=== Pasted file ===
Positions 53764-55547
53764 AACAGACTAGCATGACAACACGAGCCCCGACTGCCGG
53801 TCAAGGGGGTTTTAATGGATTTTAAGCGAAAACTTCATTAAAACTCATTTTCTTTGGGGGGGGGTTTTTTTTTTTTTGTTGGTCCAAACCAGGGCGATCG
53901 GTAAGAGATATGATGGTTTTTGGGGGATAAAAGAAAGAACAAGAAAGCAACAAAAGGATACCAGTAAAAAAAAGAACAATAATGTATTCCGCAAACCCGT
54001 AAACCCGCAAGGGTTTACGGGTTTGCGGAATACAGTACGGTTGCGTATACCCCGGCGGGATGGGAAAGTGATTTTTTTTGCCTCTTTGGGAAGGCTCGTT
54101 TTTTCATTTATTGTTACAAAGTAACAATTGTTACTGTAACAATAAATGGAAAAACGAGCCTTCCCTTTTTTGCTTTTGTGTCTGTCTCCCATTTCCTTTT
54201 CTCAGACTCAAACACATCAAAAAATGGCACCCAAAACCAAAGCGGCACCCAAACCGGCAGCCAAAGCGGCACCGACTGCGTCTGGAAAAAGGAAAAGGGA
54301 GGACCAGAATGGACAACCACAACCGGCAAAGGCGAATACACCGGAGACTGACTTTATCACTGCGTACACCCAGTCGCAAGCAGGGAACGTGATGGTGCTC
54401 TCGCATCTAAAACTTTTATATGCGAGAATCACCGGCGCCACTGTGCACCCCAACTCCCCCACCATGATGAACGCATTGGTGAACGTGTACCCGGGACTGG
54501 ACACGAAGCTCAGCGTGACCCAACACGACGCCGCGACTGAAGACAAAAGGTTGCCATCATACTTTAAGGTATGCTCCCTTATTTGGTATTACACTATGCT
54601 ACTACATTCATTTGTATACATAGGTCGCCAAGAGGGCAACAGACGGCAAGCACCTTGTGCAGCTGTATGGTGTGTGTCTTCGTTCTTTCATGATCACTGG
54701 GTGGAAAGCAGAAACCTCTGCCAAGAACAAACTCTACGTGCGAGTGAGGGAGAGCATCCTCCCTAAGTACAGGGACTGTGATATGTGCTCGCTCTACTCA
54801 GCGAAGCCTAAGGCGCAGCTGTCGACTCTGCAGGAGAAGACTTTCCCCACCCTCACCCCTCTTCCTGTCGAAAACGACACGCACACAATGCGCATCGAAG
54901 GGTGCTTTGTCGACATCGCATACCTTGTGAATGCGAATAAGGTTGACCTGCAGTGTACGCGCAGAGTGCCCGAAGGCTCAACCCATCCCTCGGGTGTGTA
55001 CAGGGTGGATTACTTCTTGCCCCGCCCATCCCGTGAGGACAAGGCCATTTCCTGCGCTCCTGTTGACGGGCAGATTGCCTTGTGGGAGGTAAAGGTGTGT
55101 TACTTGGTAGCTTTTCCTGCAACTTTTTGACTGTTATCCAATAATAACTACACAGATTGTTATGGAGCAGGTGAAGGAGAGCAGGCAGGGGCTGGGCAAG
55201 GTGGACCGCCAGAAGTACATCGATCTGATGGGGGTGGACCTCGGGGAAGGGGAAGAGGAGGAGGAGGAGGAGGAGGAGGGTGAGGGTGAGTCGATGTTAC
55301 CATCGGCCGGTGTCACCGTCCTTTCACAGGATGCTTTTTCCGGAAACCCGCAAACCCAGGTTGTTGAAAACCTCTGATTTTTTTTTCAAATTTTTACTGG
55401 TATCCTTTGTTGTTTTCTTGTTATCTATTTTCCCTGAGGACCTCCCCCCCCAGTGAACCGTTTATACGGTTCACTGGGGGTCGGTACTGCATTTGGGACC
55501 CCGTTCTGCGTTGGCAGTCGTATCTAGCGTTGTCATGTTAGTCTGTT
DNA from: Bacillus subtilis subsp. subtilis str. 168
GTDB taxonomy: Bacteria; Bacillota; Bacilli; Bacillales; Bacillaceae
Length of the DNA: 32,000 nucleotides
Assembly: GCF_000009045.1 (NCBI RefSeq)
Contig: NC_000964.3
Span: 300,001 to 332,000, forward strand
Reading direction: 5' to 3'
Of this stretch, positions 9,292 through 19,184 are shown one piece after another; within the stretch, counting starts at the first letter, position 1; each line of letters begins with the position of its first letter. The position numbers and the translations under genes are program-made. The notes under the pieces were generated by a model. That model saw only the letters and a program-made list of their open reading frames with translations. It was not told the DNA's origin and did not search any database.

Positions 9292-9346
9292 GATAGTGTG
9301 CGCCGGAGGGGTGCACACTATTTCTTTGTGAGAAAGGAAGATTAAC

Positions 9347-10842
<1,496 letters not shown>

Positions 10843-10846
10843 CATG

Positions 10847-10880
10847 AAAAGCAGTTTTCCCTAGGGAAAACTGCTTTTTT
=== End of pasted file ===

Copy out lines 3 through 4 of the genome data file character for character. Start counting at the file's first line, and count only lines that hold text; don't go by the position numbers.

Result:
53801 TCAAGGGGGTTTTAATGGATTTTAAGCGAAAACTTCATTAAAACTCATTTTCTTTGGGGGGGGGTTTTTTTTTTTTTGTTGGTCCAAACCAGGGCGATCG
53901 GTAAGAGATATGATGGTTTTTGGGGGATAAAAGAAAGAACAAGAAAGCAACAAAAGGATACCAGTAAAAAAAAGAACAATAATGTATTCCGCAAACCCGT